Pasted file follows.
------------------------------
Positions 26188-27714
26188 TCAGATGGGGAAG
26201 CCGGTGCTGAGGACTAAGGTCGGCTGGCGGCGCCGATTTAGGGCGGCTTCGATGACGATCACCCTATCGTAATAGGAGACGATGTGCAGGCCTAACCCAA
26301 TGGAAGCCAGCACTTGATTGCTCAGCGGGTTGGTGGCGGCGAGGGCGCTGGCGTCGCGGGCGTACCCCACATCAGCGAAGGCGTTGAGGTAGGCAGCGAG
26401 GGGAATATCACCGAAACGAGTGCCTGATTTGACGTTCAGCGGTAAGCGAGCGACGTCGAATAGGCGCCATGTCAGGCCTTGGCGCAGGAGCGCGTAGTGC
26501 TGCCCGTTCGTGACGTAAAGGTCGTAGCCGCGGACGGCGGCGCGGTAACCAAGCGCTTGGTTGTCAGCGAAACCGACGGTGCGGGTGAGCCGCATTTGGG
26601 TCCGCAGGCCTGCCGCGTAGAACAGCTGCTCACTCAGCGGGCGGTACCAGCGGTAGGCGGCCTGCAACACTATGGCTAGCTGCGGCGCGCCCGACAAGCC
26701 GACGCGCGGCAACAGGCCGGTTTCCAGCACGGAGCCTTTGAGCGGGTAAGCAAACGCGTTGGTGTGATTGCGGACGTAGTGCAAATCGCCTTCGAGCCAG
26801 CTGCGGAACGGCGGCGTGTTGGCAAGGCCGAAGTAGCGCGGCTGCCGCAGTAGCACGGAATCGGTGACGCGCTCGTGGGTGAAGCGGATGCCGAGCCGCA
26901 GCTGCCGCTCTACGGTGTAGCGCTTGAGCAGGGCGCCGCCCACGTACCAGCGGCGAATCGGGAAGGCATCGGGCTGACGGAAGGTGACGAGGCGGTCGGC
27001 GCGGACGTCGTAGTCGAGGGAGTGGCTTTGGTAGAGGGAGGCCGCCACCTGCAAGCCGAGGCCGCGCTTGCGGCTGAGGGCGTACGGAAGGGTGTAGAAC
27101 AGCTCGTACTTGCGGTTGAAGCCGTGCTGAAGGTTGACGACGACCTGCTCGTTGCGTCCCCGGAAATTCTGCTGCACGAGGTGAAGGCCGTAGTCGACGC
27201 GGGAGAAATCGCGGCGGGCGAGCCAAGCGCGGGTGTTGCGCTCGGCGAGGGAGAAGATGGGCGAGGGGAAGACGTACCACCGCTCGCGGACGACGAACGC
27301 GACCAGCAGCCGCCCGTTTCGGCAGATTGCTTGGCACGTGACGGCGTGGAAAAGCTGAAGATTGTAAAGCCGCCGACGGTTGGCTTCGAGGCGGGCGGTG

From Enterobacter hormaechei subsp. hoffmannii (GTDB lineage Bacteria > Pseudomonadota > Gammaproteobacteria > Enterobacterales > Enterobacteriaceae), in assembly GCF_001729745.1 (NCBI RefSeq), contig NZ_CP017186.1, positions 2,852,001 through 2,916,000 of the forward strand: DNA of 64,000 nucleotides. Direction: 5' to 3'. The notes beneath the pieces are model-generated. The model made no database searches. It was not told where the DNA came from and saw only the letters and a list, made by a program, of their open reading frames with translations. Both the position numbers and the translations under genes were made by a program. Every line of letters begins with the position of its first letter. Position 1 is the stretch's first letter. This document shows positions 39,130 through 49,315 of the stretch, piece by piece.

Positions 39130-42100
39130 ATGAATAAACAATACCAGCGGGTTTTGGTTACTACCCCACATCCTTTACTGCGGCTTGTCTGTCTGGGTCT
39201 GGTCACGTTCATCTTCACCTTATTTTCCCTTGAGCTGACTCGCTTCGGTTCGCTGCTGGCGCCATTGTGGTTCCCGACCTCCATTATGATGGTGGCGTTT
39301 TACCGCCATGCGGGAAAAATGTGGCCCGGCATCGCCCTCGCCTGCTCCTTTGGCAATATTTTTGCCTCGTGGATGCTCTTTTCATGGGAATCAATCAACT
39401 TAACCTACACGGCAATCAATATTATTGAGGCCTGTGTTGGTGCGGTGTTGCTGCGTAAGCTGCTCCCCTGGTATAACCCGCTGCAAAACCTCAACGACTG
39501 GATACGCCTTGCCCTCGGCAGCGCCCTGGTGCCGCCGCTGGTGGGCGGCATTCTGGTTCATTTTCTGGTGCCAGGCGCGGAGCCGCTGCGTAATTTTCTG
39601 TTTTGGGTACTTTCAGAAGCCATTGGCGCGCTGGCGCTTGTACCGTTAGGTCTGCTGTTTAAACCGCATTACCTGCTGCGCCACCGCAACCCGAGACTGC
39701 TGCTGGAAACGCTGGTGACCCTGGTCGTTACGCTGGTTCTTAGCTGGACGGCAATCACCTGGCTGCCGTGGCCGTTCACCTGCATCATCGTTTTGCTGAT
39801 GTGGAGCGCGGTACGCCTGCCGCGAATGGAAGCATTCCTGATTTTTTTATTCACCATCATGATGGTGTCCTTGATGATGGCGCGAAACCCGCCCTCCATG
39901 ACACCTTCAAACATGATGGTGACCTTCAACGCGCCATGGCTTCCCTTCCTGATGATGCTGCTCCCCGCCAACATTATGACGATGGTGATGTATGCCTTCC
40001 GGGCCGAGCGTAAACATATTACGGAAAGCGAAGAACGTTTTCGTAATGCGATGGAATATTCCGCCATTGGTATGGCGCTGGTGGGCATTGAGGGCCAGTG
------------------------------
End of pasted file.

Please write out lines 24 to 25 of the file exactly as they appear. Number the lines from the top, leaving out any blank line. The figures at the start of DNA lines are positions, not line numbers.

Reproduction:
39801 GTGGAGCGCGGTACGCCTGCCGCGAATGGAAGCATTCCTGATTTTTTTATTCACCATCATGATGGTGTCCTTGATGATGGCGCGAAACCCGCCCTCCATG
39901 ACACCTTCAAACATGATGGTGACCTTCAACGCGCCATGGCTTCCCTTCCTGATGATGCTGCTCCCCGCCAACATTATGACGATGGTGATGTATGCCTTCC